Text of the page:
“I think it’s important to make sure that we get as much funding as we can. I know that not all of the meals tax is going to come to schools. It is shared among all capital programs. In Virginia, there are only so many different ways that we can raise revenues and a meals tax is one of those ways. It’s not going to solve all the problems but it will help,”

Helsley does not support the meals tax.

“I am not supportive of the meals tax because I think the burden on small communities, like Bayse, Fort Valley and Saint Luke, who will not get a lot of tourists to stop off at their place of business to spend their money. It’s a hardship on them. If I see that the money is spent wisely and effectively by the school system I might reconsider that but I am not supportive.”

Another question asked was how they feel about changing the name of Stonewall Jackson High School.

Helsley said he was opposed to it.

“This valley is rich in Civil War history,” Helsley said “Stonewall Jackson, if you are an expert in Civil War history, was a fine gentleman. Apparently, the School Board then decided to name the school after Stonewall Jackson for excellent reasons and it should stay that way.”

Kelly said she believes the matter could be discussed.

“Just to be clear, I am not running because I want to change the name of anything but I think we should have a discussion about it. I would be open to discussion. I am not going to go around saying we should do one thing or the other. This has to be a coalition. It is not a one person says we should do this. We should ask hard questions and reflect,” Kelly said.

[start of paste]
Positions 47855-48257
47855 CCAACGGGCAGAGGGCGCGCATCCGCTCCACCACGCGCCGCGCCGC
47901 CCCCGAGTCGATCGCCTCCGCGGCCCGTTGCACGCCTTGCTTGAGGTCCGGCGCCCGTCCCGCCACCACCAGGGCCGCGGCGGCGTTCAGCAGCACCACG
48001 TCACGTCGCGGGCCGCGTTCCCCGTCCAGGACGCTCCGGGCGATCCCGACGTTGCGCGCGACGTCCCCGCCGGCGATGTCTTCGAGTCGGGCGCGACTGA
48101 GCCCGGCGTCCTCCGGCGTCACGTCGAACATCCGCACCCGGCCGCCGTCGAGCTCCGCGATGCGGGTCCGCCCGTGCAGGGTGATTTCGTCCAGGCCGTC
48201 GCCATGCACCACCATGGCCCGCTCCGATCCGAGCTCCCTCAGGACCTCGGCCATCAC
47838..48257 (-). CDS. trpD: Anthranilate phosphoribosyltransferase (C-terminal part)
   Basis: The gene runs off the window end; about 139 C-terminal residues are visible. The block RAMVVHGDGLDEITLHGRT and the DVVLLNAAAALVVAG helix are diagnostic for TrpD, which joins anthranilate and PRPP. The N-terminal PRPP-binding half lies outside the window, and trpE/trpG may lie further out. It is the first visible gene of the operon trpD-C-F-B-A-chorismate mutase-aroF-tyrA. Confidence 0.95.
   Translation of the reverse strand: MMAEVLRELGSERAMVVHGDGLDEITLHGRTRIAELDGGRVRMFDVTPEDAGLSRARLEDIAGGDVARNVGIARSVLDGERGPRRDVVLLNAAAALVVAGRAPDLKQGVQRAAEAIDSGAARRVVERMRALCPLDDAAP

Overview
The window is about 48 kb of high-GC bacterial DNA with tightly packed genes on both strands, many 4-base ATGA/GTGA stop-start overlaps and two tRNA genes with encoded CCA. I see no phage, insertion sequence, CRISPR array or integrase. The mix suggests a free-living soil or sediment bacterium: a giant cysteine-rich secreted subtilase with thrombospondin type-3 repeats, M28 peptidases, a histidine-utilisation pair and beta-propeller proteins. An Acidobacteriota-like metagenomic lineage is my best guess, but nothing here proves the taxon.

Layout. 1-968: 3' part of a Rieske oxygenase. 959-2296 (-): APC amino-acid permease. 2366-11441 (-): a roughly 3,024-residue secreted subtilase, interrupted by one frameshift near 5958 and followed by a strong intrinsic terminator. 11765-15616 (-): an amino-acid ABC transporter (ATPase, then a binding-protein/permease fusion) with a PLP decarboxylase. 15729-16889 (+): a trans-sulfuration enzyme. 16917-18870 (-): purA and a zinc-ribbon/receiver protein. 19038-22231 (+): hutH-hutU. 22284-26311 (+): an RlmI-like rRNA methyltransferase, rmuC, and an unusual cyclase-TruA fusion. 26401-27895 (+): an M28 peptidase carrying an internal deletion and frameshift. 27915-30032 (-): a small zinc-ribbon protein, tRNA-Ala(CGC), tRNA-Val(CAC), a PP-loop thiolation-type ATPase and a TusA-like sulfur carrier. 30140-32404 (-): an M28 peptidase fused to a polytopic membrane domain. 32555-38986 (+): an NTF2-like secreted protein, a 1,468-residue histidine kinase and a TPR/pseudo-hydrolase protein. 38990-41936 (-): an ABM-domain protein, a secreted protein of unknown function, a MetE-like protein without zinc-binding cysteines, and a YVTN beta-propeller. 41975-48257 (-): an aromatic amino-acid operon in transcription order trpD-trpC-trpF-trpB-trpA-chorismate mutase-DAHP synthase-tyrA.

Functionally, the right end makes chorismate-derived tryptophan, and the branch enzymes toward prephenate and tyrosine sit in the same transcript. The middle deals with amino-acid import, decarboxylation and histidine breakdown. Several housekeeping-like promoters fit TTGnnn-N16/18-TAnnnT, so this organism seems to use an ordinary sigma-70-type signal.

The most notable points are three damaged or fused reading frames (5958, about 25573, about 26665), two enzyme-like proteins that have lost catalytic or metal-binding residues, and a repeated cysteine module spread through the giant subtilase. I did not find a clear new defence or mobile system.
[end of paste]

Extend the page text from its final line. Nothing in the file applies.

Ashley then asked the candidates how they would address substitute teacher shortages.

Kelly said it was a hard question. She said recruiting people for anything is hard but there are ways.

“Whether that is making sure that we are reaching out to people more effectively, suggest substitute teaching to parents and lay out to them what that entails. I am not sure that everybody knows what you have to go through to become a substitute teacher.”

Helsley agreed that the school system is straining for people interested in substitute teaching.

“I did it after I retired. It is a challenge finding people. The key thing is if you get someone to substitute and they are in the classroom and they have a discipline problem it needs to be addressed immediately.”

Ashley then asked both what their thoughts were on how to deal with the issue of overcrowding in the schools.

Helsley said he supports Superintendent Mark Johnston’s plan to build a fourth elementary school.

Kelly said she believes there are two choices to be considered for dealing with overcrowding in the division.

“Do we need to build a new elementary school or do we think about the other plan of consolidating two high schools? Both of these issues have pros and cons so I think evaluating those are important,” Kelly said.

Helsley then replied that he would be against the high school consolidation.

“The communities love their schools here,” he said.

Before the forum began, uncontested District 2 Board of Supervisor Steve Baker spoke to those in attendance to ask for their vote in the November election. He said he was humbled and honored to have served 12 years as a supervisor and asked for another four-year term.

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A quote in this story from Jessica Kelly has been corrected on the question regarding the name of Stonewall Jackson High School to reflect her use of name and not theme.

– Contact Melissa Topey at mtopey@nvdaily.com